January 30th, 2004

star

*groan*

From my sister:

"It's a well known fact that computing devices such as the abacus were
invented thousands of years ago. But it's not well known that the first
use of a common computer protocol occured in the Old Testament. This, of
course, was when Moses aborted the Egyptians' process with a
control-sea..."
(Tom Galloway)
hair

The million dollar question

From bopeepsheep's journal.

You have just won a million dollars (or pounds, if you prefer).
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I hate money. I wish I didn't have to deal with it at all, I wish I could live in a society where it didn't exist, where people just did things for each other and exchanged things and didn't have to believe in money at all. I know it's not feasible but I still can't help wishing it; I don't like the sort of boundaries that money creates. The thought of winning a million pounds just like that makes me feel really ill ... I really hope it never happens.
  • Current Mood
    panicky and tearful
kanji

Footprints in the snow

bopeepsheep has been posting a lot of poetry, and has prompted me to go and re-read a few favourites on a similarly snowy theme. I thought I'd share them, on the offchance that somebody hasn't read them before.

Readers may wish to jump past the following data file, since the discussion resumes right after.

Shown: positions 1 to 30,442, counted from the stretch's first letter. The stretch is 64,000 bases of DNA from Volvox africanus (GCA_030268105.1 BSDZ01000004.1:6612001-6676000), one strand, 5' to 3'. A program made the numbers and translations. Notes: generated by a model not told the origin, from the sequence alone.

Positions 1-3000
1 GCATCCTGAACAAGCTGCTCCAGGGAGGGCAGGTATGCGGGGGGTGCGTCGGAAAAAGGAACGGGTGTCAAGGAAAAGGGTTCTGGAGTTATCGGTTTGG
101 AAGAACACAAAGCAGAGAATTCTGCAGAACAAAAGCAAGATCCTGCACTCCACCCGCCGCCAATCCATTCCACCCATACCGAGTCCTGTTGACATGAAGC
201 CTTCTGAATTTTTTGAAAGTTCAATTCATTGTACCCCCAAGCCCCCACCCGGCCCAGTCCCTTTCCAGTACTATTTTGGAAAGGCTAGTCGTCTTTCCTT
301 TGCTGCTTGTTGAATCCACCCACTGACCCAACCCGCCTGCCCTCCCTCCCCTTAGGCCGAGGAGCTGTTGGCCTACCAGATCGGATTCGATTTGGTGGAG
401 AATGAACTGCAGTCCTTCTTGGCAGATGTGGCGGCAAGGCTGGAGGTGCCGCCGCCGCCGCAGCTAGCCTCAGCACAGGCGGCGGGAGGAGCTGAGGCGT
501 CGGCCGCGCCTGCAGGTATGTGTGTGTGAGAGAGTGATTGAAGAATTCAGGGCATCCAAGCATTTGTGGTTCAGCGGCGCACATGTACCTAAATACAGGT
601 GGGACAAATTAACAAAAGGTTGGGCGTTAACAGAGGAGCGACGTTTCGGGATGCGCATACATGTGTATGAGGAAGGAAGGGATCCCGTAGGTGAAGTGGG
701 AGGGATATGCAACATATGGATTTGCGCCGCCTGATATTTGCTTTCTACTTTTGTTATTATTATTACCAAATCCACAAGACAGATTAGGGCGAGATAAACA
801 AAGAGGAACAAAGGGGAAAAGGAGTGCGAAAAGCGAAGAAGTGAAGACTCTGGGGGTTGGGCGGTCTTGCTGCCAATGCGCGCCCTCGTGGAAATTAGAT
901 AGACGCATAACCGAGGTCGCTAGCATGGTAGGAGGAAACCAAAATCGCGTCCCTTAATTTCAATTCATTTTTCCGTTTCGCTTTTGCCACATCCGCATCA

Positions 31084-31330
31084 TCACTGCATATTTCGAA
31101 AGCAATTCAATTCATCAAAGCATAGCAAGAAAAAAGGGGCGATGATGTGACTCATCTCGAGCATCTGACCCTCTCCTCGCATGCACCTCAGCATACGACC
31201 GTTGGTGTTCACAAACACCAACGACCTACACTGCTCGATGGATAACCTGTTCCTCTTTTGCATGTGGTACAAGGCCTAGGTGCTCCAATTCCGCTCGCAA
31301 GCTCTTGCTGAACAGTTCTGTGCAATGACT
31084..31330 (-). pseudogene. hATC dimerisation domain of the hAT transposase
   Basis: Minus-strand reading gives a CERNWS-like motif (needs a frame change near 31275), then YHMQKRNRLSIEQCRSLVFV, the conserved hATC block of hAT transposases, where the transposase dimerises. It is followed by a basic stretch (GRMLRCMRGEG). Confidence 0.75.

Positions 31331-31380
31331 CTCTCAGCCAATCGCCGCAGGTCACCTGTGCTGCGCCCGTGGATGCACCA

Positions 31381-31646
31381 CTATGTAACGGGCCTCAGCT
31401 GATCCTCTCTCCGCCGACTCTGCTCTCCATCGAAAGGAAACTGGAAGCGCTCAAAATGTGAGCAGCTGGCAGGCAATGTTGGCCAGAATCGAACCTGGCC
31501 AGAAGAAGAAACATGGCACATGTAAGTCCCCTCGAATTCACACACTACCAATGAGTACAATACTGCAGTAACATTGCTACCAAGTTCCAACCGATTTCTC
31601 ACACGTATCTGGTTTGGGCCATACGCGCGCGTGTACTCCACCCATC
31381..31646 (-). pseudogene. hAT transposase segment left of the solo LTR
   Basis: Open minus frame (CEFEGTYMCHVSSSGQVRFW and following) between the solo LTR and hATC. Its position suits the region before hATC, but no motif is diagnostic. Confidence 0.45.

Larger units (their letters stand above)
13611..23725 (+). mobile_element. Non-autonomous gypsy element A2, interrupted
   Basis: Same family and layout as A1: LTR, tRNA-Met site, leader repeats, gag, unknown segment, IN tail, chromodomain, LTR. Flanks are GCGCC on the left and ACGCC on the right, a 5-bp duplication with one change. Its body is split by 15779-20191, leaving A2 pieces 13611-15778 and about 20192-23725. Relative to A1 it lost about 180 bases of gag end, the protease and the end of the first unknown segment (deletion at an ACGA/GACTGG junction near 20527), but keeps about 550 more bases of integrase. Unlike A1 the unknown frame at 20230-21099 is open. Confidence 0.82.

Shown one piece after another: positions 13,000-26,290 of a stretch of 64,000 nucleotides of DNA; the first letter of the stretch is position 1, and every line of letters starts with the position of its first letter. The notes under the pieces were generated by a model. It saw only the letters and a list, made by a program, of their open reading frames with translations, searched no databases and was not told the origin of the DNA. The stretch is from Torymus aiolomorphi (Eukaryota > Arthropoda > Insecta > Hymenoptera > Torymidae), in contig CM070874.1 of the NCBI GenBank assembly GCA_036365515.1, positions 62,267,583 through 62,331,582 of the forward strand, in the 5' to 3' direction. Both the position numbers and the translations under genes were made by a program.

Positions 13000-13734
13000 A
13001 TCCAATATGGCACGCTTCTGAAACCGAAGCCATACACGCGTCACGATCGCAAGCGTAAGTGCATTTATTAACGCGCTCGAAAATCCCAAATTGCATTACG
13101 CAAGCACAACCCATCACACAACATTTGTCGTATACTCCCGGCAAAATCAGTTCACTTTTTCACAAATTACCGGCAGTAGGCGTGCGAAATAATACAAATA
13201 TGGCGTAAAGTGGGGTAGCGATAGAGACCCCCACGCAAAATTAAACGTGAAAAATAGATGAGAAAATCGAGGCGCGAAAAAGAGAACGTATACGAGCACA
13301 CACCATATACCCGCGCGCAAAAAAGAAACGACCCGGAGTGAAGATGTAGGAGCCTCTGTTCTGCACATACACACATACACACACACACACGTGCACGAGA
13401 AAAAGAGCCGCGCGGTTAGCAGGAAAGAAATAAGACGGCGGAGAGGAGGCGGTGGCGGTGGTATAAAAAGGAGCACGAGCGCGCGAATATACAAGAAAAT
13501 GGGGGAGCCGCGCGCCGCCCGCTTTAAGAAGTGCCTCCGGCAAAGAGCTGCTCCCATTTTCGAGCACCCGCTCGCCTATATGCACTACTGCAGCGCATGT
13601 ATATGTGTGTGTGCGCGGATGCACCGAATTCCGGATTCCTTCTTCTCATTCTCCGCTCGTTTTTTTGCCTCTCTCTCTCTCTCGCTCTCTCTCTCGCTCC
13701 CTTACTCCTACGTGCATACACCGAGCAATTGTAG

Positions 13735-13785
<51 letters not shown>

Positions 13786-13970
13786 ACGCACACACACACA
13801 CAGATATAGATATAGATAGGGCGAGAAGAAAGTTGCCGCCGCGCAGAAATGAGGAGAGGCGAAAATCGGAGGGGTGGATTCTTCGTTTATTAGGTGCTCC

One of the first poems I remember studying at school was Ted Hughes' "The Thought Fox". This poem seemed an appropriate place to start, dramatising as it does its own creation through the living metaphor of the fox making its tracks in the snow:

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From Hughes' "forest" with its "darkness" and "loneliness" it was only a short walk to "Stopping by Woods on a Snowy Evening" by Robert Frost (even wintry by name). This poem has always seemed to me to be allied with "Desert Places", by the same author.

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It seems strange to find a brighter side to Frost's "blanker whiteness of benighted snow" in a poem by the notoriously pessimistic Philip Larkin. However, Larkin's "First Sight" takes a few faltering first steps in the direction of hope:

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